• CDR-SB: -0.36 (95% CI, -0.83 to -0.12)

  • ADAS-Cog13: -1.86 (95% CI, -3.63 to -0.09)

  • ADCS-iADL: 1.21 (95% CI, -0.77 to 3.2)

  • MMSE: 0.64 (95% CI, -0.4 to 1.67)

The CDR-SB was designated as the first secondary outcome, and because it did not show a significant between-group difference, “the hierarchy failed and no definite conclusions can be drawn from data regarding the differences between groups in the change in the ADAS-Cog13,” the investigators write.

In addition, the differences in scores on the latter two secondary outcomes were not “substantial,” they report.

However, at 76 weeks, the donanemab group showed a reduction of 84.13 centiloids in amyloid plaque level vs an increase of 0.93 centiloids in the placebo group (between-group difference, 85.06 centiloids). At 24 weeks, the active-treatment group had a 67.83-centiloids greater reduction vs the placebo group.

In addition, 40%, 59.8%, and 67.8% of the donanemab group achieved “amyloid-negative status” at 24, 52, and 76 weeks, respectively. Amyloid-negative status was defined as an amyloid plaque level of less than 24.1 centiloids.

Total incidence of death or serious adverse events did not differ significantly between the groups. However, the donanemab group had significantly more reports of ARIA-E compared with the placebo group (26.7% vs 0.8%).

Overall, the researchers note that more trials of longer duration with larger patient numbers are warranted “to further determine the efficacy and safety of donanemab” in AD.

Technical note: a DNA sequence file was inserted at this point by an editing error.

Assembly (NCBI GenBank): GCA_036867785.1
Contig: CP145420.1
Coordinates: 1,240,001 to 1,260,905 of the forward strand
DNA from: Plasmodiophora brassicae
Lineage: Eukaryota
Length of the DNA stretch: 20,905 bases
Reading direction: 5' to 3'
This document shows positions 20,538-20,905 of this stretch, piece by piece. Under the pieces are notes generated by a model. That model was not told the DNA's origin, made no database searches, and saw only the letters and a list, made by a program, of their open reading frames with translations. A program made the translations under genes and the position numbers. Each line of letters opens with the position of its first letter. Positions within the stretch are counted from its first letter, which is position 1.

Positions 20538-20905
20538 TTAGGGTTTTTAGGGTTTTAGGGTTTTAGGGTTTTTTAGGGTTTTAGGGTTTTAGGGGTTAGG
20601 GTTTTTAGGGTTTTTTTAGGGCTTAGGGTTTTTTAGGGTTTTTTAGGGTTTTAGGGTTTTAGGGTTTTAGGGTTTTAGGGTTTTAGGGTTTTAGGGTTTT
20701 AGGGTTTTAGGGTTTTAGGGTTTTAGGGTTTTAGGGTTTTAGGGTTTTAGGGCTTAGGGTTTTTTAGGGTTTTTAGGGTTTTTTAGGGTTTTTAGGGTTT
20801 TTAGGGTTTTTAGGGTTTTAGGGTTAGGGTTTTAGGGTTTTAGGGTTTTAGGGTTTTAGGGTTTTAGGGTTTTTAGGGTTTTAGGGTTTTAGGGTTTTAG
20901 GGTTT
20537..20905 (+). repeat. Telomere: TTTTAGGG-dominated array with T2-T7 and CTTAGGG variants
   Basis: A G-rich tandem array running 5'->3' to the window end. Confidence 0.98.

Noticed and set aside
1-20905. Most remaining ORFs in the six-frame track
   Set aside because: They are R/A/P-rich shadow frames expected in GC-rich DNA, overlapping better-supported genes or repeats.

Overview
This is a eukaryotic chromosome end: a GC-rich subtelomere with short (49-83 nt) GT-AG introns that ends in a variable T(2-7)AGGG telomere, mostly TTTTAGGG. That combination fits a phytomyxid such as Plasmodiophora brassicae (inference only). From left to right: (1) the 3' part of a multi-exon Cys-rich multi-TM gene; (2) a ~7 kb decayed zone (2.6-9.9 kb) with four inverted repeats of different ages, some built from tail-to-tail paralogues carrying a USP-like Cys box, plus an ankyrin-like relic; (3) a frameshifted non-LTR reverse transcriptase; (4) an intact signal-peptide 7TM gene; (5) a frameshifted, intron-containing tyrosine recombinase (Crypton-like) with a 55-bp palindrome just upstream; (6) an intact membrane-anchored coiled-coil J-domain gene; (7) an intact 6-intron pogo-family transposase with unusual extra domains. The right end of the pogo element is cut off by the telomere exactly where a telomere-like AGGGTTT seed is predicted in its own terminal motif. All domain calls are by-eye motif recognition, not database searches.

Positive Signal?

In a statement sent to Medscape Medical News, Maria Carrillo, PhD, chief science officer for the Alzheimer’s Association, said the organization “is encouraged by this promising data.”

“It is the first phase 2 Alzheimer’s trial to show positive results on a primary outcome measure related to memory and thinking,” Carrillo said. However, “more work needs to be done on this experimental drug therapy.”

Carrillo noted that because the trial was moderately sized and only about 180 participants completed the study, “we look forward to the results of a second, larger Phase 2 trial of this drug.”

Still, she added that there were several “novel and innovative aspects” in the way the study was conducted noting that it showcases the evolution of AD research.

“I’m hopeful for the future,” Carrillo said.

Also commenting on the results for Medscape Medical News, Howard Fillit, MD, neuroscientist and founding executive director and chief science officer of the Alzheimer’s Drug Discovery Foundation, said the study showed “the pharmacology works” and that the drug did what it was supposed to do in terms of removing Aß plaque.

“It also gave us a signal in a relatively small phase 2 study that there might be a modest cognitive benefit,” said Fillit, who was not involved with the research.

He noted that although the rate of decline slowing was statistically significant it remains to be seen whether this is clinically meaningful, particularly in light of the fact that the secondary outcome results were mixed.  

“Basically, it was a positive study that probably needs to be followed by another, much larger study to get us to really see the benefit,” Fillit said.

The study was funded by Eli Lilly. Mintun is an employee of Eli Lilly. Carrillo and Fillit have reported no relevant financial relationships.

Follow Deborah Brauser on Twitter: @MedscapeDeb.